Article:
Why you should care
Because controlling financial risk is a never-ending battle.
Geoffrey Barker remembers it all too well. As head of research at Baring Securities in Tokyo, he was in New York on a marketing trip in late February 1995. All of his potential clients wanted to know one thing: Who was behind the billion dollar-plus bet that Barings Bank — the storied investment bank founded in 1762 by John and Francis Baring — had taken that the Japanese stock market would go up?
Barker didn’t know, and no one at the company’s Tokyo office could tell him. Walking on Madison Avenue with colleagues after a meeting, he recalls today, “We figured that if it’s Barings’ own position, we were going to be bust, and we laughed.” After all, the scenario hardly seemed possible.
Yet the next day he got the call to cut short his trip and come home, worried all the way about whether he’d ever be repaid the $20,000 he’d run up in expenses. (He was.) He and 1,200 others lost their jobs. That was the end of Barings, which was forced into instant bankruptcy by the rogue trading of a single 28-year-old employee in the Singapore office: Nick Leeson. It wasn’t the first time, nor would it be the last, that unauthorized or unwise trading caused massive losses at a financial institution. Yet in some ways, the sudden collapse of Barings remains the most spectacular.
Barings wasn’t just any bank — it was a British establishment. In 1802, it helped to negotiate the Louisiana Purchase from France, and later it helped finance the U.S. government during the War of 1812. The bank boasted not a logo but a crest. One of Princess Diana’s grandmothers was a Baring, and numerous Barings had been elevated to the peerage. Baring Securities, an offshoot of the bank, grew to prominence in the 1980s as a big, and profitable, player in Asia.
Management didn’t think to ask how Leeson could generate such income when no one else could.
As Barker headed home on Feb. 24, Leeson, the rogue trader, was on the lam, having fled Singapore a day earlier, first to Kuala Lumpur in neighboring Malaysia, and then to Frankfurt, where he was arrested. His was an unlikely journey from the start. Leeson, who declined to be interviewed, grew up in public housing in the London suburb of Watford, the son of a plasterer. After failing his qualifying exam in mathematics, he left school at 18 and sought work in the London financial industry. He made his way to Baring Securities’ Singapore office in 1992 as general manager after earning his stripes by cleaning up a mess at Baring’s office in Jakarta, Indonesia.
In Singapore, Leeson earned credentials to trade on the Singapore futures exchange. As general manager, trader and, effectively, overseer of the back office record-keeping, he was subject to little or no oversight. He began speculating on the Japanese market early and stashing the losses in a hidden account while reporting phony record profits. Meanwhile, Barker says management didn’t think to ask how Leeson could generate such income when no one else could. “They didn’t want to know, because it looked very profitable,” he says.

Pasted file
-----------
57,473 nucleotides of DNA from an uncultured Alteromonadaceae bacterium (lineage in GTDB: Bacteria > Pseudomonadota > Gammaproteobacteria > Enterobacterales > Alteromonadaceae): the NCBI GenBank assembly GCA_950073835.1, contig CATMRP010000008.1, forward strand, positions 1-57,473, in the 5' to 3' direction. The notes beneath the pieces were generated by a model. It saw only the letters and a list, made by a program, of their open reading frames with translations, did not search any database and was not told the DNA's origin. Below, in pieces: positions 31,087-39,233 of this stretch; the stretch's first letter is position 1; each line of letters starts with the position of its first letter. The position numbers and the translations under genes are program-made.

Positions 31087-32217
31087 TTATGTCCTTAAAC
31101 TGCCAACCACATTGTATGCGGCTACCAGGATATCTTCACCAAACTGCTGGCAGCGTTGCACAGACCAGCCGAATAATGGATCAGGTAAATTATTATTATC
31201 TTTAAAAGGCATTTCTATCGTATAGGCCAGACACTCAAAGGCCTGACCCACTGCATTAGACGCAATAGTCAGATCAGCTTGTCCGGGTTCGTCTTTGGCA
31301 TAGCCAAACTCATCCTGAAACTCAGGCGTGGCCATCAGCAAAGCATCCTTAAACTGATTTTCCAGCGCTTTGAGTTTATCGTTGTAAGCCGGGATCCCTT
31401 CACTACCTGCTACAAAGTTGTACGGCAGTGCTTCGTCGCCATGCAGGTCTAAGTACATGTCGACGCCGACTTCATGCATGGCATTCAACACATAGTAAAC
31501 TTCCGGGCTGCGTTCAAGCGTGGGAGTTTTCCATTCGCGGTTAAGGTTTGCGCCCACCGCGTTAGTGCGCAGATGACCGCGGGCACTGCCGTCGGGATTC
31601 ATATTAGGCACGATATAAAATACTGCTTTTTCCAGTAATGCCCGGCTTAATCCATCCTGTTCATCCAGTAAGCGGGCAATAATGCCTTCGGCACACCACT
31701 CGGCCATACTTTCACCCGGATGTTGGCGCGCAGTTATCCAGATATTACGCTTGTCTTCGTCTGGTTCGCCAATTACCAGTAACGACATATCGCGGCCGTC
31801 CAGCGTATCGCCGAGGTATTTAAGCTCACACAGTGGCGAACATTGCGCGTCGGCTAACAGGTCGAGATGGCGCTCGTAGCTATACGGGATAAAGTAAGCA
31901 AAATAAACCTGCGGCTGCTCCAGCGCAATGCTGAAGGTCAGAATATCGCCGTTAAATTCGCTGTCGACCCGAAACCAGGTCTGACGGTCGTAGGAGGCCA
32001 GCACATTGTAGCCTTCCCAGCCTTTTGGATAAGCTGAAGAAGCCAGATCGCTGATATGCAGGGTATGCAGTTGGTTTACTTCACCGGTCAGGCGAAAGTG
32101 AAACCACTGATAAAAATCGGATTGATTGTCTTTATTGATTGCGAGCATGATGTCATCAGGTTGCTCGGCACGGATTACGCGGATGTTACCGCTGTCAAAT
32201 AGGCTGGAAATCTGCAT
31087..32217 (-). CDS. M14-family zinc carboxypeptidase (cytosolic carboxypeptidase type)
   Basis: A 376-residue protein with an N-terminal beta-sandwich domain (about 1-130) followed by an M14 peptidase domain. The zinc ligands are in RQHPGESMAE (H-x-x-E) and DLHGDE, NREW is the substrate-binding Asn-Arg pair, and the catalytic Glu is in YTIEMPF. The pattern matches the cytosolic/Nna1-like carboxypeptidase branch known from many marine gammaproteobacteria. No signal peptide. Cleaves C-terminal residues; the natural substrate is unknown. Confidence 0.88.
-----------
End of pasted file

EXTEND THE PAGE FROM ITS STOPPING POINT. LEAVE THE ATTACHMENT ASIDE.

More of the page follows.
Leeson was cooked when the Kobe earthquake sent the Japanese stock market into a tailspin on January 17. Still, he kept doubling down on a bad bet for the next month, accumulating $1.3 billion in losses that eventually wiped out Barings, which was sold for one pound sterling to the Dutch Bank ING later in 1995.
The bank’s crash got more people to think about how to manage risk. And the growing sophistication of risk modeling — backed by powerful computers — gave the industry ammunition to oppose government regulation. But, ultimately, “it didn’t have a lot of impact,” says risk management consultant Glyn Holton. Many financial institutions still loaded up with bad mortgage securities in the run-up to the crash of 2008, and in 2012, even JPMorgan Chase lost over $6 billion due to the trading misadventures of an employee dubbed the “London whale.” Regulators have recently sought to keep ordinary savers protected from what seems like inevitable carnage and to have banks hold more capital as a protection against loss. Risk and loss are now just part of the landscape to be navigated.
Leeson, meanwhile, made something of a career out of his misdeeds. He was released from prison in 1999 after surviving a bout with colon cancer and a divorce. His book, Rogue Trader, was turned into a movie of the same name. He remarried in Ireland and became general manager of the Galway United Football Club, until four years ago.
These days, he makes his living as a keynote speaker talking about risk and corporate accountability. In the past year alone, his spokesperson says, Leeson has had speaking engagements in Australia, Dubai, Mexico, Russia, France, Sweden, the Netherlands, Ireland and the U.K. And for the official anniversary of the Barings bankruptcy on Feb. 26? No fewer than two corporate speaking engagements.